Read It Forward favorite Gillian Flynn describes Herman Koch’s bestselling novel The Dinner like this: “It begins with drinks and dark satire, and goes stealthily and hauntingly from there. It’s chilling, nasty, smart, shocking and unputdownable. Read the novel in one big gulp, and then make plans with friends – you’ll be desperate to debate this book over cocktails, appetizers, entrees, dessert . . . and then you still won’t be done talking about it.”
The Dinner is an internationally bestselling phenomenon: the darkly suspenseful, highly controversial tale of two families struggling to make the hardest decision of their lives – all over the course of one meal.
It’s a summer’s evening in Amsterdam, and two couples meet at a fashionable restaurant for dinner. Between mouthfuls of food and over the polite scrapings of cutlery, the conversation remains a gentle hum of polite discourse – the banality of work, the triviality of the holidays. But behind the empty words, terrible things need to be said, and with every forced smile and every new course, the knives are being sharpened.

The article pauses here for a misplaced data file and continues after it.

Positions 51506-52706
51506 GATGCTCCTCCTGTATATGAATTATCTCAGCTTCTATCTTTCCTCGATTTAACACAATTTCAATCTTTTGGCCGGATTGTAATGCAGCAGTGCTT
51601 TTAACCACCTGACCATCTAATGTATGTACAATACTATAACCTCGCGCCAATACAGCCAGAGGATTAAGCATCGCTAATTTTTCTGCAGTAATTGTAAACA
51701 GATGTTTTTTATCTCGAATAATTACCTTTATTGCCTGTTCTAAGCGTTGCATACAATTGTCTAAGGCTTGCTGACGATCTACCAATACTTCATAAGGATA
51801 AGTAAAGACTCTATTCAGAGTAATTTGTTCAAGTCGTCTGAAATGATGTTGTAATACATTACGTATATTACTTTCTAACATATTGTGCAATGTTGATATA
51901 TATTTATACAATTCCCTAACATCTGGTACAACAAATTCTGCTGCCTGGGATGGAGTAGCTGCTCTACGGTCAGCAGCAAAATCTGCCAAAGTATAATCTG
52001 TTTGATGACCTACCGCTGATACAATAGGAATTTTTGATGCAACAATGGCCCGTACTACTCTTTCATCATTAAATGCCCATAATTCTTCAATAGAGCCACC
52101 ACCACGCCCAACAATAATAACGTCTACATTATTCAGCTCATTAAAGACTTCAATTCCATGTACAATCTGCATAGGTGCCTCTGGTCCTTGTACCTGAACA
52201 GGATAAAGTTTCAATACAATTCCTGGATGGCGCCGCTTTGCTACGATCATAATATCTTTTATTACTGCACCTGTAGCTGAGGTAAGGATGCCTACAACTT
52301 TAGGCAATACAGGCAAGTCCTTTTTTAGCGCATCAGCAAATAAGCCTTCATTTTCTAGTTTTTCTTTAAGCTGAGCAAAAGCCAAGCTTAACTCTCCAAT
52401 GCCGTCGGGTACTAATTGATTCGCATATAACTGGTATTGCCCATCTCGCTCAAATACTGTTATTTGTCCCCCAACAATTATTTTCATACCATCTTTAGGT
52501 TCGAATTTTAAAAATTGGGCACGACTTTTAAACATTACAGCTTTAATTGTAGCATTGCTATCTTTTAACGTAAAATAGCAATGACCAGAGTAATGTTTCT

Each couple has a fifteen-year-old son. The two boys are united by their accountability for a single horrific act; an act that has triggered a police investigation and shattered the comfortable, insulated worlds of their families. As the dinner reaches its culinary climax, the conversation finally touches on their children. As civility and friendship disintegrate, each couple show just how far they are prepared to go to protect those they love.
Tautly written, incredibly gripping, and told by an unforgettable narrator, The Dinner promises to be the topic of countless dinner party debates. Skewering everything from parenting values to pretentious menus to political convictions, this novel reveals the dark side of genteel society and asks what each of us would do in the face of unimaginable tragedy.
HERMAN KOCH is the author of seven novels and three collections of short stories. The Dinner, his sixth novel, has been published in 25 countries, and was the winner of the Publieksprijs Prize in 2009. He currently lives in Amsterdam.